This unique approach to coaching identifies the unconscious triggers and patterns that give rise to one’s current thoughts, feelings, behaviors and their resulting circumstances. It helps people to establish resourceful states and perspectives and then anchor these into the contexts where they experience challenges.
In this article I will comment on studies that indicate how mindfulness and meditation are related to resilience, self regulation and purpose. Drawing on research as well as direct personal experience, I will suggest that mindfulness and meditation are valuable to programmes that aim to prevent as well as heal the effects of overwhelming stress and burnout.
Healing the causes of emotional and psychosomatic disorders through transpersonal coaching.
Exploring how it’s possible and how it’s done…
This article unpacks and builds on Stanislav Grof’s perspective on how therapeutic applications of a specific category of non-ordinary states of consciousness can have healing and transformative value, especially in relation to emotional and psychosomatic disorders. The article will also cover how Grof’s view of the perinatal stage in our human development can be useful to those interested in conscious parenting, as well as for healing traumatic memories. Comments are made regarding how Grof’s insights and lessons can be put to use in the field of transpersonal coaching. Continue Reading
Stanislav Grof is a Czech psychiatrist, one of the founders of the field of transpersonal psychology and a researcher into the use of non-ordinary states of consciousness for purposes of exploring, healing, and obtaining growth and insights into the human psyche. Continue Reading
Burnout (mental, emotional, physical and spiritual fatigue) is generally considered to be caused by too much stress over an extended period where one looses hope in achieving a desired goal (Shirom, 1989).
The symptoms of burnout spill over into other areas of the affected person’s life affecting their performance, motivation, personal relationships and social life, and can lead to depression, anxiety and psychosomatic disorders, as well as destructive behaviours toward self and others Continue Reading
This article introduces the core concepts of the NLP (Neuro-Linguistic Programming) Communication Model – which offers a practical explanation as to how we take information from the outside world into our neurology and how that in turn affects our thoughts, feelings and behaviours.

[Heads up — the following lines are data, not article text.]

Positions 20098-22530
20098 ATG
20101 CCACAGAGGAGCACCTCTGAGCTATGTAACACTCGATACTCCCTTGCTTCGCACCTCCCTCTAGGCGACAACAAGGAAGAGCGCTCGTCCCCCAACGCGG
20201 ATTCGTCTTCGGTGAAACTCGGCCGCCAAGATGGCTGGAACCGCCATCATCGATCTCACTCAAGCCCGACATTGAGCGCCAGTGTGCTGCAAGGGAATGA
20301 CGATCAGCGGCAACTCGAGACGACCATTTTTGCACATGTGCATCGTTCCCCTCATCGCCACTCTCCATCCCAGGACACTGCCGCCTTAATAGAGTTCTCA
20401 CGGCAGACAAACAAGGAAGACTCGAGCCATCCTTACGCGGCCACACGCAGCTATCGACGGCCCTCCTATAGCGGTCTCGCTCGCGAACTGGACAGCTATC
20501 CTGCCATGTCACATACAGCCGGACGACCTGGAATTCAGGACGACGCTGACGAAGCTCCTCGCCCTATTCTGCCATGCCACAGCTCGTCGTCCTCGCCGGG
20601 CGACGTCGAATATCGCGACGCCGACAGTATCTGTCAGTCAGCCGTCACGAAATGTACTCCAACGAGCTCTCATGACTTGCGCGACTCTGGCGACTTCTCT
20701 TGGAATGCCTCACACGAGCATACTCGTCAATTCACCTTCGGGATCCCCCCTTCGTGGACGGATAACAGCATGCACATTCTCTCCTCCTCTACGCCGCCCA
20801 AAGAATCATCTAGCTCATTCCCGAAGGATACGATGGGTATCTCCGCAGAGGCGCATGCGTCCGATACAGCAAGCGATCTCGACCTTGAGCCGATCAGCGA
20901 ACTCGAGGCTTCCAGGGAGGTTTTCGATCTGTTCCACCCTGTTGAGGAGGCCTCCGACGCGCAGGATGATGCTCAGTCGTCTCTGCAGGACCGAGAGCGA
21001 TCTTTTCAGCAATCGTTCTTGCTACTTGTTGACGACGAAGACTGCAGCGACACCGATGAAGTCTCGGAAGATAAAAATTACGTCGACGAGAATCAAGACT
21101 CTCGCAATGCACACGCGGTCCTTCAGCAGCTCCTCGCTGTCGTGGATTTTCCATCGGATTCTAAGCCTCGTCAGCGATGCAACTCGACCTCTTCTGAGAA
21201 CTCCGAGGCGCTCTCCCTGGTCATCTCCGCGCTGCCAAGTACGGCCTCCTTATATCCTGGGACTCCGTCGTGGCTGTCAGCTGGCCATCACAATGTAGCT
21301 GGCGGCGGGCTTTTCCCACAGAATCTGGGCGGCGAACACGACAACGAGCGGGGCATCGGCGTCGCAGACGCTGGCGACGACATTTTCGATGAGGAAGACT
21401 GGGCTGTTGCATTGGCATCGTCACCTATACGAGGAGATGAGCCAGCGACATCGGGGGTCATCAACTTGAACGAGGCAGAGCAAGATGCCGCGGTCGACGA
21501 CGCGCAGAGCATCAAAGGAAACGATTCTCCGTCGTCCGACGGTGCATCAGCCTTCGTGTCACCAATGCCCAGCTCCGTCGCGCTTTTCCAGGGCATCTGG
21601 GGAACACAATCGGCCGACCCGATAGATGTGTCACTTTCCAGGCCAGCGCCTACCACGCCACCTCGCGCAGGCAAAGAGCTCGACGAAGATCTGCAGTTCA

Mindfulness, bodyfulness and open awareness are 3 sides of the same coin. This article describes their commonalities and differences, as well as their applications in terms of personal growth and transpersonal development.
As new sicknesses arise and the world’s problems proliferate, it’s clear that new solutions are needed. Many of the significant problems the world faces today, whether personally,- environmentally,- socially,- economically,- and others are issues that stem (at least in part) from a lack of awareness of our multidimensional interrelatedness in the vast web of life. According to Albert Einstein Continue Reading
We cannot solve our problems with the same thinking we used when we created them.
This article outlines how transformation occurs in transpersonal coaching – a specialised form of psychological coaching that involves a dialogical relationship between a coach and client with the intention to resolve issues in the client’s life, by engaging in processes that serve to transcend the client’s self constructs and limiting beliefs.
Consciousness researchers interviewed by National Geographic in 2009 provided compelling evidence in support of what wisdom traditions across cultures have claimed for ages: that certain transpersonal states of consciousness can have healing, transformative and heuristic value Continue Reading
Methods for creating and coping with changes in our personal lives and in organisations.
This article compares a NLP (Neuro-Linguistic Programming) change management approach with The Kotter Change Model and outlines how these two approaches can be combined in order to compliment each other. .
In this intensified climate of change, people, businesses and organizations are forced to either become comfortable with change or to suffer the consequences of the stress that change brings. Therefore, Continue Reading